I am the head of Translational Genomics in the Kinghorn Centre for Clinical Genomics (KCCG), within the Garvan Institute. I am also a Cancer Institute NSW early career fellow, a senior bioinformatics research officer, and a conjoint senior lecturer at the St Vincent's Clinical School, UNSW.
My primary area of research is translational genomics, that is the application of genome and transcriptome sequencing technologies in the clinic. This involves the use of exome and genome sequencing to uncover the genetic basis of rare, Mendelian disease; the use of targeted gene-panel sequencing to characterise patient tumours for clinically actionable variants and potential off-label therapeutics; the characterisation of pharmacogenomic variants from otherwise healthy individuals; the use of NGS to study liquid tumour biopsies, that is, to detect circulating tumour DNA fragments to be used as both a diagnostic, and as a tool to better understand tumour evolution.
In my role at the Kinghorn Centre for Clinical Genomics I am playing a large part in establishing one of the world's first Illumina HiSeqX Ten sequencing systems. This exciting technology has the capacity to economically sequence upto 18,000 whole human genomes (30x) per year. As such there is a considerable challenge to setup a genome factory to meet the demands of such throughput, with the rigorous quality demanded by the clinical environment.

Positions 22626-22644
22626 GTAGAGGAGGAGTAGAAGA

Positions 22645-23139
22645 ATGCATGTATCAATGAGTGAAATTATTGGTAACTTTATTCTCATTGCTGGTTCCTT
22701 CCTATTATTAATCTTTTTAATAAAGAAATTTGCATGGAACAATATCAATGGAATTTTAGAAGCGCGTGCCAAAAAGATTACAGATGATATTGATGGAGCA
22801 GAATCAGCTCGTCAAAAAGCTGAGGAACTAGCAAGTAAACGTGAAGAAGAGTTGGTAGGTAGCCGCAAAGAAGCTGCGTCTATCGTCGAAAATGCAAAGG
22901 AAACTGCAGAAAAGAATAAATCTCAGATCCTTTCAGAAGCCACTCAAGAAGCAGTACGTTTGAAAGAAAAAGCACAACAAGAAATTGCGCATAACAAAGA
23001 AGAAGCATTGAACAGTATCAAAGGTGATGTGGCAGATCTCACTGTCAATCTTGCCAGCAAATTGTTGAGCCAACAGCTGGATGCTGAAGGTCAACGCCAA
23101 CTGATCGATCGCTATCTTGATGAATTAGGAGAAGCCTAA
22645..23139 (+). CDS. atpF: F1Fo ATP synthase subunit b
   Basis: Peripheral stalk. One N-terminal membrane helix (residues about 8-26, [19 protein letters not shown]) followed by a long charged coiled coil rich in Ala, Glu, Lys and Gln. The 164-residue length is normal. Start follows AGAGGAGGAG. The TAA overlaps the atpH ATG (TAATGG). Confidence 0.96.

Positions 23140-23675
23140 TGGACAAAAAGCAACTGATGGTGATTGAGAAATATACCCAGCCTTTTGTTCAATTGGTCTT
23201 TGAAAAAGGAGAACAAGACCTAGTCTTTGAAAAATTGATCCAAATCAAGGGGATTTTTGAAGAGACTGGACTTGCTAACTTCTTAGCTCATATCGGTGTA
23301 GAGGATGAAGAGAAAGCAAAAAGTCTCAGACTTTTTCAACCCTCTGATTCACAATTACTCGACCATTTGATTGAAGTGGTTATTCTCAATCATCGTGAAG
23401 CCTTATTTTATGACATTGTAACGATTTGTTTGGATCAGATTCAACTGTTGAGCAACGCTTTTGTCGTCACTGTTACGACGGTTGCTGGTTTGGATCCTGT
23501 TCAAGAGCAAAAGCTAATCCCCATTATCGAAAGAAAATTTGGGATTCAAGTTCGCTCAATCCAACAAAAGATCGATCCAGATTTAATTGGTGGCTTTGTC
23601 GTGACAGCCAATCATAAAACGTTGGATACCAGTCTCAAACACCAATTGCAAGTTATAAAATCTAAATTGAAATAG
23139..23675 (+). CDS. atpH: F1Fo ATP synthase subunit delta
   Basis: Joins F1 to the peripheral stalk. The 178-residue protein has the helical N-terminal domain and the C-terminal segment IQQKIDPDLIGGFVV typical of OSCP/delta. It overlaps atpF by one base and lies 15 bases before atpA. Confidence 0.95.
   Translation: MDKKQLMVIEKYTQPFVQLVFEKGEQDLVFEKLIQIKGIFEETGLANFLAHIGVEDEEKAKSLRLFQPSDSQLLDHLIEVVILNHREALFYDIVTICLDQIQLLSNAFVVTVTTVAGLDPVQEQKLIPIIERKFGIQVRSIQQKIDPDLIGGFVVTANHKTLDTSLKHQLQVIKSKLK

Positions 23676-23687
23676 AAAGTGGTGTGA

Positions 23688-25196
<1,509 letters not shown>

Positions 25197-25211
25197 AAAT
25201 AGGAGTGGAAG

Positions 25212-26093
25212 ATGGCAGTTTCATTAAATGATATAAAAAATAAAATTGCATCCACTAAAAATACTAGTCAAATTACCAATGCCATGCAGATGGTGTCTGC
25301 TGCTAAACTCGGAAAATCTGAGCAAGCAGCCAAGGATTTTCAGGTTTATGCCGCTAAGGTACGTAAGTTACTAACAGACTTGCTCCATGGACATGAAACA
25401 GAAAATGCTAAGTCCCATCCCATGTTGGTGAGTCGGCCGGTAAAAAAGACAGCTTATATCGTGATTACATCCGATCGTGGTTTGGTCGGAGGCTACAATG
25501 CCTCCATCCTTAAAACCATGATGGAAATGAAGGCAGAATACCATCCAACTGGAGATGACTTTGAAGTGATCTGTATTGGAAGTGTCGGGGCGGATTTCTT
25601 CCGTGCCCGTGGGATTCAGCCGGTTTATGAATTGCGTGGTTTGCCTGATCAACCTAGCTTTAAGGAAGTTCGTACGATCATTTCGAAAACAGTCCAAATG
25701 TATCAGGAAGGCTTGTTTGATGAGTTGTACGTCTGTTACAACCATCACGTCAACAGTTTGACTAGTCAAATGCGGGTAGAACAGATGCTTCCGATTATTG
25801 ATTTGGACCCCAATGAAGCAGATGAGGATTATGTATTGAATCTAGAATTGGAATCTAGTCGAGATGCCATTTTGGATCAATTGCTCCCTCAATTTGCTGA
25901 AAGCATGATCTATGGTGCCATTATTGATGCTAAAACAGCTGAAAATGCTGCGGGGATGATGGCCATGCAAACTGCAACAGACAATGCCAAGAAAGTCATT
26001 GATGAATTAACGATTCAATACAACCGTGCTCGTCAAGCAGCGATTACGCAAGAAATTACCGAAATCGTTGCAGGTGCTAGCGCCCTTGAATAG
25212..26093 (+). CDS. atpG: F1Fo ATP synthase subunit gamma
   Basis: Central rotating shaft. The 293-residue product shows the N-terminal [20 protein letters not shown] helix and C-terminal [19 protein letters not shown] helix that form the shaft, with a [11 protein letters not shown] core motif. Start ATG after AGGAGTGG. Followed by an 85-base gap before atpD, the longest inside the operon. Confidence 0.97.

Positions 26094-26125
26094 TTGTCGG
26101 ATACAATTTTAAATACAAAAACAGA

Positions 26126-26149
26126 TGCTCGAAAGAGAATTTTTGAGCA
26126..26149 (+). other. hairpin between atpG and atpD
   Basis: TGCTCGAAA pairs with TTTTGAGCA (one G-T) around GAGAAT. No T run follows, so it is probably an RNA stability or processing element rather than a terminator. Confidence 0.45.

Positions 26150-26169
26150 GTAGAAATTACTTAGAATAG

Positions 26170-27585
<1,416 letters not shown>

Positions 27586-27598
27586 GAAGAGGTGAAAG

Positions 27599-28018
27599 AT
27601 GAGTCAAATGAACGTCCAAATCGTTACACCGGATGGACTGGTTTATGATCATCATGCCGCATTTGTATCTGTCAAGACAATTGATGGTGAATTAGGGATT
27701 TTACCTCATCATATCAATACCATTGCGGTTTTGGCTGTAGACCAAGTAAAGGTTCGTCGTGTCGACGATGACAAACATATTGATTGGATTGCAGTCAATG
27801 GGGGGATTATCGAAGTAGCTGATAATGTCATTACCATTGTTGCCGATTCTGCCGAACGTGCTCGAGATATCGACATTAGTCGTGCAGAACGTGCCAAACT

Brief bio: I completed a BSc (Bioinformatics, Hons 1) at USYD in 2003, and a PhD in bioinformatics, quantitative genetics and genomics at UNSW in 2008. I have been at the Garvan Insititute since 2007, initially as a bioinformatics officer, then as a senior research officer in the Pancreatic Cancer Group and Australian Pancreatic Cancer Genome Initiative. In 2013 I joined the recently created KCCG as a senior bioinformatics officer, and in early 2014 was awarded an early career fellowship with Cancer Institute NSW. In mid-2014, I became the head of Translational Genomics within KCCG.